“It’s been 25 years, a quarter of a century. He was killed before his time; he didn’t die. He was killed. Usually, children bury their parents, but this time it wasn’t like that.”
Following his son’s death, he made it a mission to travel the world – something Shahar would have done had he not been killed in the tragic accident.
“I made it a mission after his death to see places all over the world. From Uganda, Zanzibar, Fiji to Guatemala, Australia, Cambodia, Vietnam... It’s not a trip, but a journey. In all these places I see in his/my eyes, smell with his/my ears, and taste with his/my mouth. After I come home, I write in order to make my son’s memory last forever.”
Shahar’s mother, Dvora, also wrote a book following her son’s death. The book – in Hebrew, titled Shahik I wish you would know, described by Arie as “authentic” – is a diary of 24 years of memories about the family.
“There was life until Shahar died, and then there’s life after he died. It might sound like a cliché, but it’s true; life goes on. We entered our eighth decade, and we love life. But we don’t forget; we always remember.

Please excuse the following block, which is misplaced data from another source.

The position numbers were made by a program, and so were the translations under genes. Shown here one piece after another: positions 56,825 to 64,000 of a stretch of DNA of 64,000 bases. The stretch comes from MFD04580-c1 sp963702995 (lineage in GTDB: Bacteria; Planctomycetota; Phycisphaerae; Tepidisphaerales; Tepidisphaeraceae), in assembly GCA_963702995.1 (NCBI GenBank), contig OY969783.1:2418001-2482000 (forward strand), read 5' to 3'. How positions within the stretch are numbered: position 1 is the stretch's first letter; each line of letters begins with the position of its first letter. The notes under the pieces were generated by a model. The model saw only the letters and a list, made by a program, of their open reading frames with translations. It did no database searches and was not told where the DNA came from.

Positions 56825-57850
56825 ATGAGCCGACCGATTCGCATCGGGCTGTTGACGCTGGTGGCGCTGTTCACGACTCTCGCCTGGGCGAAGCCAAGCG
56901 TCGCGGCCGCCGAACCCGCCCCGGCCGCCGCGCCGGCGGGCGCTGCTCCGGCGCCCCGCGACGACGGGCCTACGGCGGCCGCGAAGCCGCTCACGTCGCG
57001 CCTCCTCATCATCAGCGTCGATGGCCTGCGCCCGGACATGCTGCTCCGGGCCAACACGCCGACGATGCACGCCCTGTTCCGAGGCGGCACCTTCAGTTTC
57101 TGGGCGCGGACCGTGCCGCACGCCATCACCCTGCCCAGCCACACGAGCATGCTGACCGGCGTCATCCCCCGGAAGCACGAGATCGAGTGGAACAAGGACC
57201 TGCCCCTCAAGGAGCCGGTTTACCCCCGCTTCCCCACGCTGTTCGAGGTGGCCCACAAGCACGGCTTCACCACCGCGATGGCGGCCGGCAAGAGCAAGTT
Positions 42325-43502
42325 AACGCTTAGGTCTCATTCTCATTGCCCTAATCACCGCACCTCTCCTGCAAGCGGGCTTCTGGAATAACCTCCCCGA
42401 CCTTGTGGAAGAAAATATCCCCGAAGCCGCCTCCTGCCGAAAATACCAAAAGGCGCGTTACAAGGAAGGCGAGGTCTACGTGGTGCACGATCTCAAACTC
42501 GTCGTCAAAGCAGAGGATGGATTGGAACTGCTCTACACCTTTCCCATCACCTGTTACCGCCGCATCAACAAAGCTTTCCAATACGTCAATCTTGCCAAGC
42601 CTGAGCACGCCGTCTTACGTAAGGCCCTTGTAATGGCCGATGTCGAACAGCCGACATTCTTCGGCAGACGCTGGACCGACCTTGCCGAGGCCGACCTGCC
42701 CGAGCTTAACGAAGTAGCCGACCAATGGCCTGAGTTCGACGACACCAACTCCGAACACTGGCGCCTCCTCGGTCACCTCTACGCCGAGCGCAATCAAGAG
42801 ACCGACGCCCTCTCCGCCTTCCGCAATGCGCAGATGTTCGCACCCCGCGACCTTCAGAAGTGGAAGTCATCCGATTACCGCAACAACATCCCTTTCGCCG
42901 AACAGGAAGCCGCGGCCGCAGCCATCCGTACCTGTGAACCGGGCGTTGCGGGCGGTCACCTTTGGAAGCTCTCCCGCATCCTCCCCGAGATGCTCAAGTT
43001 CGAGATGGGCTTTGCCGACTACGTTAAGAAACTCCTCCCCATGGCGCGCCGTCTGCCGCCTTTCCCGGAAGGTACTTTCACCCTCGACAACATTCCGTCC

“We have children and grandchildren,” Rozenberg said. “We honor life.”
ARIE ROZENBERG, Batsheva Cohen, and Yoram Alper are all members of the Or Lamishpachot Association, a nonprofit for families of fallen IDF soldiers run by Irit Oren Gunders.
“Irit is an angel,” Batsheva, who has been part of the organization for the past 10 years, said.
“There are no words to describe what she does. I see that she goes from family to family, parent to parent, and hugs them, listens to them.
“We have moments of happiness at her events. It is because of her that we continue with our lives, to smile. Our hearts are broken, mine continues to bleed, but she surrounds us at all times.”
Gunders, who used to serve as the head of the Human Resources Division of the IDF’s Combat Engineering Corps, considers the organization her “fifth child that I never planned.”
After she was released from the military, Gunders started to host support group meetings for a small circle of families who lost their sons while they were serving in the Combat Engineering Corps, and later founded the organization in 2008 in order for bereaved families to have support and to help them escape their loneliness and sense of loss and depression.